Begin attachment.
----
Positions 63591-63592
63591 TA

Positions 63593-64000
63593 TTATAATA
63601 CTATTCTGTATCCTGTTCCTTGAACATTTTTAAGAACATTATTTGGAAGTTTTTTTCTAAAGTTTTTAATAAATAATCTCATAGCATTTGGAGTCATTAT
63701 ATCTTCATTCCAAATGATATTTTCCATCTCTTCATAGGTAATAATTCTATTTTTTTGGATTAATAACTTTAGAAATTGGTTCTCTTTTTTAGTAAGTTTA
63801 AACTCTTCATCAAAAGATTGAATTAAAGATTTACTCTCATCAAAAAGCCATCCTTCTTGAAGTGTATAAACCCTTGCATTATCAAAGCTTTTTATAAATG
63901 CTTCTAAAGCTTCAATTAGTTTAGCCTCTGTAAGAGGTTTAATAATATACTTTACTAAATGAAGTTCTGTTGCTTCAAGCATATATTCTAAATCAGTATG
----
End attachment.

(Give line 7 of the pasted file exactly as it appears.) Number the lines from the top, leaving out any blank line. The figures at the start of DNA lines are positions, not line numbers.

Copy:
63801 AACTCTTCATCAAAAGATTGAATTAAAGATTTACTCTCATCAAAAAGCCATCCTTCTTGAAGTGTATAAACCCTTGCATTATCAAAGCTTTTTATAAATG